var GameStates = {     Uninitialized: 0,     FirstDeal: 1,     SecondDeal: 2,     HandLost: 3,     HandWon: 4,     GameOver: 5 }

The application begins in GameStates.Uninitialized, with a topmost <div> element covering the game window. This topmost loading screen masks the interface until assets are initialized. Each loaded resource (image or audio) fires a load-complete handler that decrements a global count of loading resources. The last loaded resource drops the <divto allow play.

Moving down the Javascript, we find a block of global constants and properties defining gameplay, some of which look like:

var _GameState = GameStates.Uninitialized; var _StartCredits = 100; var _Credits = _StartCredits; var _CurrentBet = 1; ...

And below that, we have a trio of objects that comprise our main data structures, Deck, Hand, and Card. A Deck object represents a standard fifty-two card poker deck, and contains expected functions such as Shuffle and Deal.

var Deck = {     Cards: null,     Shuffled: null,     SpriteSheet: null,     SpriteWidth: 230,     SpriteHeight: 300,     Initialize: function () {...},     Shuffle: function () {...},     Deal: function (numCards) {...} ...

The Deck also contains a reference to the card images, which are chunked as a single image asset called a sprite sheet. Essentially, we use a sprite sheet because one Image object requires less handler code than fifty-two separate Image objects. For visualization, our card sprites look something like this:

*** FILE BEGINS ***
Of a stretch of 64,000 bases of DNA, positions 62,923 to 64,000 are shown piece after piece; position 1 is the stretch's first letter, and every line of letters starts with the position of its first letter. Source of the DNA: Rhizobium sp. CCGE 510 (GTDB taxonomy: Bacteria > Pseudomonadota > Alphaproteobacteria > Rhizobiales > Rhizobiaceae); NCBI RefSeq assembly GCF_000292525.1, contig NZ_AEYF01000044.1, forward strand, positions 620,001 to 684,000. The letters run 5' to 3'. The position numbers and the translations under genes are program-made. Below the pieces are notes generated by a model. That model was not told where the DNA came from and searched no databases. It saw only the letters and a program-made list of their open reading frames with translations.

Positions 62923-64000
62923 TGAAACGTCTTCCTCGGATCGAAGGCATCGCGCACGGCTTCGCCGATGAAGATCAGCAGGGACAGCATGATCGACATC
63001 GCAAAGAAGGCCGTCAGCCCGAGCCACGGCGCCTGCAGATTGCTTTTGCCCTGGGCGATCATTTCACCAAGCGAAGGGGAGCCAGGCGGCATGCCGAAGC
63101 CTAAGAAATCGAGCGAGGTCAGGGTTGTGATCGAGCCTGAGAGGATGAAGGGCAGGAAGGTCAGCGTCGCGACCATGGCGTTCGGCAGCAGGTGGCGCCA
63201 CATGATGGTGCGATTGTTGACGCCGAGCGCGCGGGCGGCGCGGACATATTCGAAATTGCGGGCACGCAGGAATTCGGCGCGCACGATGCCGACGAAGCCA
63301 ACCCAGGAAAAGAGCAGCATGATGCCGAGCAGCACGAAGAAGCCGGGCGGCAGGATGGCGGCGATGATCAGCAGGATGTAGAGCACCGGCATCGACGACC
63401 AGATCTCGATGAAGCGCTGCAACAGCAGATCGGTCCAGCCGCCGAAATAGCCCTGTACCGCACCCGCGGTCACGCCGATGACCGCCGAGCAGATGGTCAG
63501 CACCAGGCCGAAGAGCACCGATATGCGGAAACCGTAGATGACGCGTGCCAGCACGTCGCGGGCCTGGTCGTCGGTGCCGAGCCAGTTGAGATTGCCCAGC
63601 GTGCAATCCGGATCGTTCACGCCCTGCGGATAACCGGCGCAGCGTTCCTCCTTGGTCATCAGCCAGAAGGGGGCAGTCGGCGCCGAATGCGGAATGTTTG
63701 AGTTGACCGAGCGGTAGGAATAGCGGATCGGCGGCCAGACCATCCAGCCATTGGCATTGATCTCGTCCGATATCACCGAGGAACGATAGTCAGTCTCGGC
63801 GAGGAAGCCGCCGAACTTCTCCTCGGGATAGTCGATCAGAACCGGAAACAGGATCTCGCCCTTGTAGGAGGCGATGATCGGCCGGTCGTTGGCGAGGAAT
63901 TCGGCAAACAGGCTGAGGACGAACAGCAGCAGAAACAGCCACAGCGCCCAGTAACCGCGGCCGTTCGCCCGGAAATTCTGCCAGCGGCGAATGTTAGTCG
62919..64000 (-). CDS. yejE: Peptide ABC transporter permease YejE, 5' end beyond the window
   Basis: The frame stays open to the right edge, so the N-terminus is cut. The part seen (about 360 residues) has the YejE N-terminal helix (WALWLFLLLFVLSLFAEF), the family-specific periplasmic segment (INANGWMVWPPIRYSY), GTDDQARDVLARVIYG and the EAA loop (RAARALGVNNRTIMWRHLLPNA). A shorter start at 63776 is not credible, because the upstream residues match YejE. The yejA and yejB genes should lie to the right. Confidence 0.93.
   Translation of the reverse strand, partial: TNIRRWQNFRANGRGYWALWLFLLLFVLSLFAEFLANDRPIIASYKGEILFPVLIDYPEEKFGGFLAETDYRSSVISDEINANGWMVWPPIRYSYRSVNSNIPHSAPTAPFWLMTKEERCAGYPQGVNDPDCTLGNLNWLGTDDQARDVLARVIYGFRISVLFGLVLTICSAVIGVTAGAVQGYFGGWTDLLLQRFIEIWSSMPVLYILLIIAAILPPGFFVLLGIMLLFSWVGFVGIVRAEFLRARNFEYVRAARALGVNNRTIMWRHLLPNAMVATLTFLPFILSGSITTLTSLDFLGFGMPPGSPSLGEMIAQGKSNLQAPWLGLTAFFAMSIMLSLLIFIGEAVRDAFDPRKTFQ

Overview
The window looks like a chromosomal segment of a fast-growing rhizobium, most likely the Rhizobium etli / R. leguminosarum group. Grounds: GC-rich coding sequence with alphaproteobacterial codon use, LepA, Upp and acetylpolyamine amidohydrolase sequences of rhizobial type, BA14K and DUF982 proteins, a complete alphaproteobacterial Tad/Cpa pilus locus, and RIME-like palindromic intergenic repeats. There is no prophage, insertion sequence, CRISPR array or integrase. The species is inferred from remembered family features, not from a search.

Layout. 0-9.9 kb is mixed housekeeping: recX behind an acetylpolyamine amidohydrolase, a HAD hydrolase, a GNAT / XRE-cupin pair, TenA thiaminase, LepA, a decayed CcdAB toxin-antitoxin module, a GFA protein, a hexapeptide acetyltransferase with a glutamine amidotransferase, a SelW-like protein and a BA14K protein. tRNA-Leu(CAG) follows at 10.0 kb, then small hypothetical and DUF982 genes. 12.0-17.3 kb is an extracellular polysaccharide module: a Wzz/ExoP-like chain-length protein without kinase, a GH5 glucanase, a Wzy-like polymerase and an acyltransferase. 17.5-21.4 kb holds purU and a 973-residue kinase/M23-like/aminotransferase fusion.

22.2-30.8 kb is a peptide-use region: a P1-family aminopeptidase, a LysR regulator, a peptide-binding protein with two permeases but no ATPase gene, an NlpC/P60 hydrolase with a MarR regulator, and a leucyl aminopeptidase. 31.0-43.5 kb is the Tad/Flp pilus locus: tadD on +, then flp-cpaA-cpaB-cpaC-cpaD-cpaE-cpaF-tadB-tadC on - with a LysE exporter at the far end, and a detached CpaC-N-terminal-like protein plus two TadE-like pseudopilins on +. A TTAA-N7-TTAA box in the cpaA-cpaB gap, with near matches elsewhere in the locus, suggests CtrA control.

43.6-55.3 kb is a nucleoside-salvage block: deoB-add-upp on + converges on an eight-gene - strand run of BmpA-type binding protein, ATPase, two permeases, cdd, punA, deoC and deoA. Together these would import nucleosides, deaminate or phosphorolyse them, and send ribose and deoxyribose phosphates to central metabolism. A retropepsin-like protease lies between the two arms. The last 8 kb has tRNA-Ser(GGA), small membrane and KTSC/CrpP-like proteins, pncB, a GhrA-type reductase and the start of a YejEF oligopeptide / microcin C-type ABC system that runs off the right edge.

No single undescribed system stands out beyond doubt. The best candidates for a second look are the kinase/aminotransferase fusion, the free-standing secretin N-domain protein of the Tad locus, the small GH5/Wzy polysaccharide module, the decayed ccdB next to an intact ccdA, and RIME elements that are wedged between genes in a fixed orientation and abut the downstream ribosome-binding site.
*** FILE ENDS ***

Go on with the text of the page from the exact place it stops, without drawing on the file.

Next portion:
Cards dealt from the Deck go to the Hand object which holds the player’s five active Card objects.

function Hand(cards) {     this.Cards = cards;     this.Evaluate = function () {...} this.IsRoyal = function () {...}     this.IsFullHouse = function () {...}     this.IsFourOfAKind = function () {...}     this.IsFlush = function () {...}     this.IsStraight = function () {...}     this.IsThreeOfAKind = function () {...}     this.IsTwoPair = function () {...}     this.IsJacksOrBetter = function () {...} ...

The Hand object additionally serves instance routines for checking winning-ness (e.g. flush, full-house, straight). A point to note is that the overall procedure for checking a winning hand is not optimized. For example, the IsFullHouse and IsStraight routines both require sorted cards as part of their evaluation. Instead of passing a sorted Card array, each routine instead sorts the cards redundantly. This inefficiency was taken purposefully so that each routine is logically encapsulated, hopefully making it more modifiable for beginners. Also, there may be points of controversy surrounding interpretation of poker rules. For example, should the IsTwoPair function return true if a hand contains four Kings? Technically, yes, so I coded it that way. Others may choose differently. The precedence of winning hands makes this a moot point in actual code execution, but thought I would note that subjectivity exists.